Life on the street doesn't have to be so bad if you consider these housing choices which were unavailable to your hobo grandfather:
Kitchen cabinet: Nobody has enough closet space but chances are one of your neighbors has a spare kitchen cabinet or two. Even if that cabinet space is presently occupied by small appliances, ask him to move them to the countertop. They'll get more use if they're readily available and you get that extra elbow room you'll need to stretch out under the sink.
Garden shed: Your grandpa probably held out in a draft clapboard slap-dash shed, but you won't have to. today's garden sheds are professional affairs complete with skylights and window boxes. watch out for nasty chemicals and pesticides, though. Nothing ruins a good hobo stew more than the pungent aroma of naphtha.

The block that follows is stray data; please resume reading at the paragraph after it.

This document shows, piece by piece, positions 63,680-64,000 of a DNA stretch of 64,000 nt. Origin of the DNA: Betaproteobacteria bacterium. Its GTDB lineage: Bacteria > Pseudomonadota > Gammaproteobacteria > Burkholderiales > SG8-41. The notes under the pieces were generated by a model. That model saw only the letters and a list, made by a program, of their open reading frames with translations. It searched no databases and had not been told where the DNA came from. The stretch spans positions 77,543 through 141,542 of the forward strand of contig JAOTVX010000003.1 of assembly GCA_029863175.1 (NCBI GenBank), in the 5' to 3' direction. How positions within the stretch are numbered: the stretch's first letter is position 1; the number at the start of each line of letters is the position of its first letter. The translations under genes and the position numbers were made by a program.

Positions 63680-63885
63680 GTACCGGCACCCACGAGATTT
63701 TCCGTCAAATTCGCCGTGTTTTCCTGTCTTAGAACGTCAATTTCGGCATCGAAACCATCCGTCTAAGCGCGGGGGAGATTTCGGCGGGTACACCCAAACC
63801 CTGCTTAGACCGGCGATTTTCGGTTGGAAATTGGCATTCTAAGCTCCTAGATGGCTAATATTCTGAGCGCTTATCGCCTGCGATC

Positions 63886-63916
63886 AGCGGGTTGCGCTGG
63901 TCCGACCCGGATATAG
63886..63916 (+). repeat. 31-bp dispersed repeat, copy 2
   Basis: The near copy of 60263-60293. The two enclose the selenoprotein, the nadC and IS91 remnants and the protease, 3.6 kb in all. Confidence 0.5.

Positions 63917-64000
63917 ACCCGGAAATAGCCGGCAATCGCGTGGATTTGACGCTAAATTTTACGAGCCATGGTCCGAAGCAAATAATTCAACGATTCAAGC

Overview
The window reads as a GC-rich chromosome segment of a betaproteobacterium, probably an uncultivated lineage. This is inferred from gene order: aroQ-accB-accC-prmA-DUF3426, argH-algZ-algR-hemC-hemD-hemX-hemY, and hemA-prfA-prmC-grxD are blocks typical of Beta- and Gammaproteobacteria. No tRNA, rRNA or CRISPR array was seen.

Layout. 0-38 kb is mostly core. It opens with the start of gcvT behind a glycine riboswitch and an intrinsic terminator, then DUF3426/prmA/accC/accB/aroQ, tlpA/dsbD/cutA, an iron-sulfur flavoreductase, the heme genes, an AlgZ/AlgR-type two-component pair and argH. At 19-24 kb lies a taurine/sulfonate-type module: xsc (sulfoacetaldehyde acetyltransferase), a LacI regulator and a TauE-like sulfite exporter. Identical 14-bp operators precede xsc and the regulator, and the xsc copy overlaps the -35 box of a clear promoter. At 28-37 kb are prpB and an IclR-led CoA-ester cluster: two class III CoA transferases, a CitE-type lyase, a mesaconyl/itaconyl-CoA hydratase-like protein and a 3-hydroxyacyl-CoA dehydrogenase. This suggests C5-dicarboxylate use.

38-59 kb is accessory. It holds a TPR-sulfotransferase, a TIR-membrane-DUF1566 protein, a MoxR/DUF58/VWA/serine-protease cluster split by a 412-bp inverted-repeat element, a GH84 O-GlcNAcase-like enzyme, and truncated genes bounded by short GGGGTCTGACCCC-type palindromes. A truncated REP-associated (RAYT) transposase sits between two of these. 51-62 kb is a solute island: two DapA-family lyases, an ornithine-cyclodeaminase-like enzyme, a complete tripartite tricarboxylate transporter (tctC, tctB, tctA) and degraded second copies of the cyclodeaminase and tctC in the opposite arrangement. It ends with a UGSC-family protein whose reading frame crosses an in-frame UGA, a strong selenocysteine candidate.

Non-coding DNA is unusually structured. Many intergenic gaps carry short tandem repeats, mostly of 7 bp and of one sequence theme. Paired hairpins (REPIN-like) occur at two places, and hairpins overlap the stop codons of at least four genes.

Outhouse or latrine: Your ancestors may have had to seek shelter in a two setter filled with cobwebs and spiders, not you! Today's outhouses have plenty of insulation thanks to their blow-molded construction and tight fitting doors. The larger ones can easily accommodate a family of six.
Recreational RV's: Almost every neighborhood has one or two of these mobile monster homes permanently parked in the driveway due to high gas prices. You'll enjoy all the luxuries of home without the worries. just be sure to follow the "in by eleven, out by seven" rule to avoid being caught. You can usually return after everyone else has left for work.
In short, just a little imagination can yield some comfortable digs. So where shouldn't you hole-up until the economy improves? Experts agree: avoid foreclosed homes at all costs! there's probably already a family squatting there, and the last thing you want to do is call attention to yourself with a nasty turf war.
Adam Click writes about life on the street whenever he has access to a computer at the New York Public Library.